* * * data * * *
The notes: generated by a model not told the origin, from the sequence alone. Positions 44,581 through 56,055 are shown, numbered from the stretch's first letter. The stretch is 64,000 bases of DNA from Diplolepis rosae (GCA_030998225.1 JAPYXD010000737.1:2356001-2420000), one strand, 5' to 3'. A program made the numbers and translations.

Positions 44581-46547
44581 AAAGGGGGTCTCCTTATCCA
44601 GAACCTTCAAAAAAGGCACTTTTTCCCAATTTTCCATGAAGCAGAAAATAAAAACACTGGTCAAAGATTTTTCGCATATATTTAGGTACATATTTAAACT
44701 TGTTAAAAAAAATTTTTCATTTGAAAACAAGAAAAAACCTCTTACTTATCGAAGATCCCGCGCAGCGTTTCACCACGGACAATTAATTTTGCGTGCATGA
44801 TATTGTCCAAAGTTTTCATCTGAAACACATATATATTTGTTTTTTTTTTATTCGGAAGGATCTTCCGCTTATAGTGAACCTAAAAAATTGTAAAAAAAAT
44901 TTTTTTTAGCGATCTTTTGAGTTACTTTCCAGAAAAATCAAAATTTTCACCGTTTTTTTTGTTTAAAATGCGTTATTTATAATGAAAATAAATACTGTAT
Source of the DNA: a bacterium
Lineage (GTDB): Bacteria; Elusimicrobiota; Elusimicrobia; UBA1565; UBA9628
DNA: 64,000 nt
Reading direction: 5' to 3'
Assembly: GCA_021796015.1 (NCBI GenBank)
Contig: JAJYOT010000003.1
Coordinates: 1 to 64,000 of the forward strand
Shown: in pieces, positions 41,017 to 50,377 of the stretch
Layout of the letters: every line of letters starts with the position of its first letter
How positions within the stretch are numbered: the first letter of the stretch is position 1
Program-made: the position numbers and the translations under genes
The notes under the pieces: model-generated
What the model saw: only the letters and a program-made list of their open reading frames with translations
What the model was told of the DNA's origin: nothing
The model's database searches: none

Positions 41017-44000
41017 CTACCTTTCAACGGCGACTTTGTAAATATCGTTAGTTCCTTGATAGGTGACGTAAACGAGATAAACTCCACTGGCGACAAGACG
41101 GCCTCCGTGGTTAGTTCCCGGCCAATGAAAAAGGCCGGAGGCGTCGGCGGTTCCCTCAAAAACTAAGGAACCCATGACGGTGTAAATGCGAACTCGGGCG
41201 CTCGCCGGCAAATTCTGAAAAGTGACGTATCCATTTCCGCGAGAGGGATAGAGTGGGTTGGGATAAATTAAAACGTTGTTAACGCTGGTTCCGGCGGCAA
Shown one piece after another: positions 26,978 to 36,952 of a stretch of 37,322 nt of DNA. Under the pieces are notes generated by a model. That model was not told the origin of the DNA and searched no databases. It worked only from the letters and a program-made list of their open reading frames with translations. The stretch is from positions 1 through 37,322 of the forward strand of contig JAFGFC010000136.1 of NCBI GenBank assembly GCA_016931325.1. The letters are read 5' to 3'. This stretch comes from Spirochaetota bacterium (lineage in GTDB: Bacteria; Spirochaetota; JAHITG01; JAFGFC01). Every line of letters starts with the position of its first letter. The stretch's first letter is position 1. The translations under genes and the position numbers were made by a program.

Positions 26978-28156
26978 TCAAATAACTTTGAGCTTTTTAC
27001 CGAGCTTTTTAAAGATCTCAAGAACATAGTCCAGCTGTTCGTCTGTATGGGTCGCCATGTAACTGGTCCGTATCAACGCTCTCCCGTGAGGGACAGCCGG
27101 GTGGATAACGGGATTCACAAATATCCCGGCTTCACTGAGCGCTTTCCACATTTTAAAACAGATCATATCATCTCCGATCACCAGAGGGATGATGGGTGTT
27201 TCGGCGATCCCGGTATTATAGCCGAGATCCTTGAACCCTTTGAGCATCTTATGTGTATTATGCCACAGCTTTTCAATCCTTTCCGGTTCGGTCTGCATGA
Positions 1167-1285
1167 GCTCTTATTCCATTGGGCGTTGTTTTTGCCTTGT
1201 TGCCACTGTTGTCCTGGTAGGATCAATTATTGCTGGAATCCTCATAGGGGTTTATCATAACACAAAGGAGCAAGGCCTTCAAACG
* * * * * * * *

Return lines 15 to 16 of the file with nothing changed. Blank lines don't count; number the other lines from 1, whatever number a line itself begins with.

Shown: in pieces, positions 41,017 to 50,377 of the stretch
Layout of the letters: every line of letters starts with the position of its first letter